This move, however, reveals several truths about the royal family: A.) No one necessarily likes them or agrees with their rule; B.) The people will always side with the church over the state; and C.) the Iron Throne isn’t as powerful as many of the players assume. Many of the problems one would expect a king to be able to prevent are halted by the overwhelming strength of the church. Especially a church which prides itself on the care of the sick and poor.

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Historically, the Church has always posed a threat to the nigh-unlimited powers of the state. King Henry VIII’s excommunication from the Roman Catholic Church caused a time of dis-ease for the British throne. Henry VIII attempted to challenge the authority of the Church and found his nation divided by schisms. In truth, Henry VIII was able to face the Church due to how it had abused the common people: forcing them to pay for every transaction that was “required” to gain access to heaven. The primary downfall to the decision came from the loss of wealth due to the church sustaining much of the nation’s wealth. Though, Henry VIII reclaimed this wealth by dissolving and smearing the credibility of the monasteries.

In a modern sense, religion constantly stands in the way of senatorial and executive movements. Subjects like abortion and same-sex marriage have been rejected thanks to religious arguments: a problematic stance in a society that is as theist as it is atheist. When religion counteracts the American right to equality, a turbulence develops which leads to in-fighting and unstable policies and leadership. Many of the arguments delivered against the religiously taboo subjects like abortion have only been substantiated by the Enlightenment ideals that birthed America.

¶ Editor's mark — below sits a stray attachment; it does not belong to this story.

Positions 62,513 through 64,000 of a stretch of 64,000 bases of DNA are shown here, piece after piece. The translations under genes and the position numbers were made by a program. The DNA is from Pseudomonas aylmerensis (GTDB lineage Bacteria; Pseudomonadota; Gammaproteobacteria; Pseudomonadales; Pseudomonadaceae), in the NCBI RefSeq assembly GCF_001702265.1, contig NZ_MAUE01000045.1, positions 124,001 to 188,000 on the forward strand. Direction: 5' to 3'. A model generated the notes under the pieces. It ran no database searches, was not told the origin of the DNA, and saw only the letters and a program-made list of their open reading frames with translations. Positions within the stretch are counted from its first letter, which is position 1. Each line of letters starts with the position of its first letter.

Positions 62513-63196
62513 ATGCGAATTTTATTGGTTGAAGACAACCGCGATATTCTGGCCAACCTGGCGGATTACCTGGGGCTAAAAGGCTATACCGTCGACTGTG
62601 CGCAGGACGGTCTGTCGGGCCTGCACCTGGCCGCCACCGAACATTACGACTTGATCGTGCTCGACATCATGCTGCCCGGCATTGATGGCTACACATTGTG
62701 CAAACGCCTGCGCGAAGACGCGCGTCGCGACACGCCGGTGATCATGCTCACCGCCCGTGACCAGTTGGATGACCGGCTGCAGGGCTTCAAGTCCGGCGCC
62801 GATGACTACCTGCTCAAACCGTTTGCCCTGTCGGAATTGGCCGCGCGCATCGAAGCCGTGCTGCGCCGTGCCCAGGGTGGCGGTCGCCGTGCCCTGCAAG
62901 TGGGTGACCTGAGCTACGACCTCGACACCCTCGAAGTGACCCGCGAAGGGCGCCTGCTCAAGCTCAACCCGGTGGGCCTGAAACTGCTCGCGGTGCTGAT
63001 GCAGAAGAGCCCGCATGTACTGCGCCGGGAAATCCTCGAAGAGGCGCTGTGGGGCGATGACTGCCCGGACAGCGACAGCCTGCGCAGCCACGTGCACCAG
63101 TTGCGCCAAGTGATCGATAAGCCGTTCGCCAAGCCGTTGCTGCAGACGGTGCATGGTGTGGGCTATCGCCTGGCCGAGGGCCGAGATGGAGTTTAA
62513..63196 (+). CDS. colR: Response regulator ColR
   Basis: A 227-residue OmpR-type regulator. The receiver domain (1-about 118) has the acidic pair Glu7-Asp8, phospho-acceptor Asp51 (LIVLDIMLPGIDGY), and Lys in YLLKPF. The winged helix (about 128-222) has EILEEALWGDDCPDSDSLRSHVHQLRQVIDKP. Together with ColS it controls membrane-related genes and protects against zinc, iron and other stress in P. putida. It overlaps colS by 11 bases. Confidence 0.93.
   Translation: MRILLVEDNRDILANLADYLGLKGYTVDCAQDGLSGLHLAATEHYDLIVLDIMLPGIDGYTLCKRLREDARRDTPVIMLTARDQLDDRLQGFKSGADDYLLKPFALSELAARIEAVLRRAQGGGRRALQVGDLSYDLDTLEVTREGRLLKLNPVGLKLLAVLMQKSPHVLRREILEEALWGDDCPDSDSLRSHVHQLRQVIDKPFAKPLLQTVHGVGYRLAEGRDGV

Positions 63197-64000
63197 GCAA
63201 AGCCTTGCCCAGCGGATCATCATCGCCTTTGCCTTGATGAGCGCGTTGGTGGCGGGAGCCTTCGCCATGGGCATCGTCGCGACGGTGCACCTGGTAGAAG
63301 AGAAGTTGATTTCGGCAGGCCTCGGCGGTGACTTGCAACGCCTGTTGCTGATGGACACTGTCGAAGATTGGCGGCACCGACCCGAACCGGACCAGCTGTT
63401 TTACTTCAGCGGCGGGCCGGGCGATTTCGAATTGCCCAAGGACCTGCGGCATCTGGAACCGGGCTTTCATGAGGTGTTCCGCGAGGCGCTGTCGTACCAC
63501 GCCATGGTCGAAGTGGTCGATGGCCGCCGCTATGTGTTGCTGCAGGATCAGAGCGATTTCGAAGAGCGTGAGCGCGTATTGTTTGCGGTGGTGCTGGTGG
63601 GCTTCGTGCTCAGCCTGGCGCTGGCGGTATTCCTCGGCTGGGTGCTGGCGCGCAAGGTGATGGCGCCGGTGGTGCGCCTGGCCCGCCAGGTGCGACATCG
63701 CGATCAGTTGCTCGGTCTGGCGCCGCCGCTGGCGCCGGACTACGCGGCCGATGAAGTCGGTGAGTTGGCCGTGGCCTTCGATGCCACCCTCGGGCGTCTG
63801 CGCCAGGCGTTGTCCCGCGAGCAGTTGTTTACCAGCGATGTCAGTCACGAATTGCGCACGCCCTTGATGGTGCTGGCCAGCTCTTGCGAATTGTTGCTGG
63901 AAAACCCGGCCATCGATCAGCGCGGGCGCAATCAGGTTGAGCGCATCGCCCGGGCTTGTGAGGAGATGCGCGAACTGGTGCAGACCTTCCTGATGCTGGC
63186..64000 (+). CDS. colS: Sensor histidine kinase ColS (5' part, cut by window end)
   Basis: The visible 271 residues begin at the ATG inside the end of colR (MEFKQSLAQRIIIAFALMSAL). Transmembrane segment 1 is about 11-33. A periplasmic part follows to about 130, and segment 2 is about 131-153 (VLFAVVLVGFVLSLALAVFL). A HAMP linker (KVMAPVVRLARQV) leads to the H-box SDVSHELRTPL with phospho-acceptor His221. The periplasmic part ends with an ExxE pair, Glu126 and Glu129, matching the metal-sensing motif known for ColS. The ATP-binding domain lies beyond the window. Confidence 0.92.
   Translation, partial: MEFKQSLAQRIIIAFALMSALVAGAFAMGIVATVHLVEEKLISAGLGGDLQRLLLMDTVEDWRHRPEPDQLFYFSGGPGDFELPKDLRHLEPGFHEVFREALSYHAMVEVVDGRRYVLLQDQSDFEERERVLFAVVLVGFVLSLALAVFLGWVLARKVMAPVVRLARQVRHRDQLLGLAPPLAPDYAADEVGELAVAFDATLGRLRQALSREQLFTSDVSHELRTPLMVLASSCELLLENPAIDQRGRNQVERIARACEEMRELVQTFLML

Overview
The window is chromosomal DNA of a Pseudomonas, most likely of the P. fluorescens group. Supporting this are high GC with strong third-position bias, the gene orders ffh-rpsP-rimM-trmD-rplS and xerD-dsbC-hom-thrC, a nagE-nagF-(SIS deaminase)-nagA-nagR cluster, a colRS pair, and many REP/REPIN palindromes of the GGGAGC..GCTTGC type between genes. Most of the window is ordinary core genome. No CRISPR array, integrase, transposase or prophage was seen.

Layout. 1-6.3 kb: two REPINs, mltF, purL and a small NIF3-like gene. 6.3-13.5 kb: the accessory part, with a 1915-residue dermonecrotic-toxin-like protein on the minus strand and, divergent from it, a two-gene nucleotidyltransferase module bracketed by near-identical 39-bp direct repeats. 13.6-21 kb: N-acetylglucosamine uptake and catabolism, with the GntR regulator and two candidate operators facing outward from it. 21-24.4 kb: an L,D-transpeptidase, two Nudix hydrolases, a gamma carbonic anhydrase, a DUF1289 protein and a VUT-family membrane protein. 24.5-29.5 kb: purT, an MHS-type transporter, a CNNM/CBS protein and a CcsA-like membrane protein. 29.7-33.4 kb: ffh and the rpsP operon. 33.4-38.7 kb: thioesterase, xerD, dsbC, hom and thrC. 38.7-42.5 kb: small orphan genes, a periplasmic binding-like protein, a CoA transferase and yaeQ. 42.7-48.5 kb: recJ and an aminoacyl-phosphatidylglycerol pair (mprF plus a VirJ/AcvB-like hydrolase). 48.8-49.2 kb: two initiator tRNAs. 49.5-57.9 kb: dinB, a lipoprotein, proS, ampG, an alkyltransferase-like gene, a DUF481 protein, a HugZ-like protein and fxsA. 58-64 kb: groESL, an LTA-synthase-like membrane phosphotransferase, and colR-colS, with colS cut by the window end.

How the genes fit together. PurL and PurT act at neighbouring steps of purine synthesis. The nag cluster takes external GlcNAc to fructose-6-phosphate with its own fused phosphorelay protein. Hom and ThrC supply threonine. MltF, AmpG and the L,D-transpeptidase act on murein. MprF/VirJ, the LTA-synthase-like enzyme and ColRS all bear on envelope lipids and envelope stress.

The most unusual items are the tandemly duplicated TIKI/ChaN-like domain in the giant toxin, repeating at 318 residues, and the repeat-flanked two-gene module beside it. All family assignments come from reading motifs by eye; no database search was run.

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The threat of disagreement based on religious point-of-view is very real to those in office. The only times these powers can be correctly challenged is after progressive undermining of religious practice, much like the Enlightenment period that challenged theist belief with reason and science. In the Enlightenment, we saw the deconstruction of religious arguments by rationality. Rationality challenged the sacraments by applying Faith to the scientific method and discrediting it to the masses. Therefore, the threat of religious interference within the State weakened in favor of rational thought that could be backed with evidence.

Unfortunately, Cersei Lannister couldn’t do that because one of the many things protecting both her claim to rule and her actions is the right of divine sovereignty (the belief the right to rule is reinforced by a divine power). The High Sparrow constantly states that all actions done are a product of the Seven Gods and therefore religion is necessary to prevent rebellion.  By this belief, no action taken by the king should be doubted and no revenge is possible without sinning and violating the church.

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Cersei Lannister’s folly was that she believed herself more powerful than the church, an enterprise not reinforced by a military, but the people. By association, this underestimation is the characteristic foil of many corrupted people of power. These corrupted leaders believe in the idea that the people should be afraid of its leadership, rather than the other way around. Nothing good comes from that belief: ask Marie Antoinette, or V from V FROM VENDETTA.

The White Walkers: The Four Horsemen of the Apocalypse